This sounds like something only Elon Musk would be concerned. In Judaism, we are obligated to rely on our senses, not magic or false prophets. It is with the help of our faculty and abilities that we should determine that the voice in question (in any given conversation) is simply an act of AI, and not a divine agency. This is because the brain perceives information which is transferred to the eyes and shifted into vision, in relation to light and a physical object. That is to say, information entering the brain is interpreted as color, texture, size, etc. We are, in essence, a mechanical machine. Consider an advanced computer system with all its wires which would employ a binary code, which is measurable in fixed numerical quantities, operating in a range of complex system. This is how the human body was designed. So in the near future, it is possible that virtual reality could mingle both realities to the point of incomprehensibility. Our reliability to reality would be variable, liable to change to any pattern of events as in the movie matrix. Which begs the question. How can we be sure that we are not deceived or fooled into believing anything?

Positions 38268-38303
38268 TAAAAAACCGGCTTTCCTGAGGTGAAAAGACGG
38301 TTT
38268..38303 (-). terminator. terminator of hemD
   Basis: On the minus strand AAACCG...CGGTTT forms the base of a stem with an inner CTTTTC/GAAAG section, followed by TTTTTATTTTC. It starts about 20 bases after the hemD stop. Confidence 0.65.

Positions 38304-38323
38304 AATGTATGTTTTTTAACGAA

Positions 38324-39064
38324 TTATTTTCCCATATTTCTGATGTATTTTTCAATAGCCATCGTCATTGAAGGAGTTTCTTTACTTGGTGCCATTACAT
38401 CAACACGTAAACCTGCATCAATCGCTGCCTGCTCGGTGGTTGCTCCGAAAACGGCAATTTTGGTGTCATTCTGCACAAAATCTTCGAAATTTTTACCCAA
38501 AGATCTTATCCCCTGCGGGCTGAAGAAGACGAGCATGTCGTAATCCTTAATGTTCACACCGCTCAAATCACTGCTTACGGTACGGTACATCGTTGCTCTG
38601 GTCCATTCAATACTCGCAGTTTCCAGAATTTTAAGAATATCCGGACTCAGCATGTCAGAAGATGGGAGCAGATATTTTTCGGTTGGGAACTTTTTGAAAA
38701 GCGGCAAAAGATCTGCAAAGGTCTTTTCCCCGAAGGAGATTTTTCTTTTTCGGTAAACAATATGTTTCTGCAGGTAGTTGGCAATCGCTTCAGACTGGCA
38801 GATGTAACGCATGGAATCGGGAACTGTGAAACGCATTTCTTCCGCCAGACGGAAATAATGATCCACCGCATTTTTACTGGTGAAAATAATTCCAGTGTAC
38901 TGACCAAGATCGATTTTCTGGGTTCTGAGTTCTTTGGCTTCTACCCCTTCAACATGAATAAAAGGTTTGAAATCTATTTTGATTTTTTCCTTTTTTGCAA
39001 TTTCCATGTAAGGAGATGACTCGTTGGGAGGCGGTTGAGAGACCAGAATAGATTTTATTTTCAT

In his Guide, the Rambam gives a clear answer to this rule. Since G-d does not involve Himself in human affairs, that is, G-d established the laws of nature at the beginning and does not need a step into history, it follows that G-d never spoke to anyone. And since the angels are a force of nature, not divine (agentic creatures with wings and blond hair), but the will of a deity, we can be sure that the voice stemming is a computer-generated replica of the human vocal cords. Rest assured, in this pretext, the voice does not come from G-d, because G-d does not have a mouth to speak to prophets or to man. Refer to Maimonides' view on prophecy.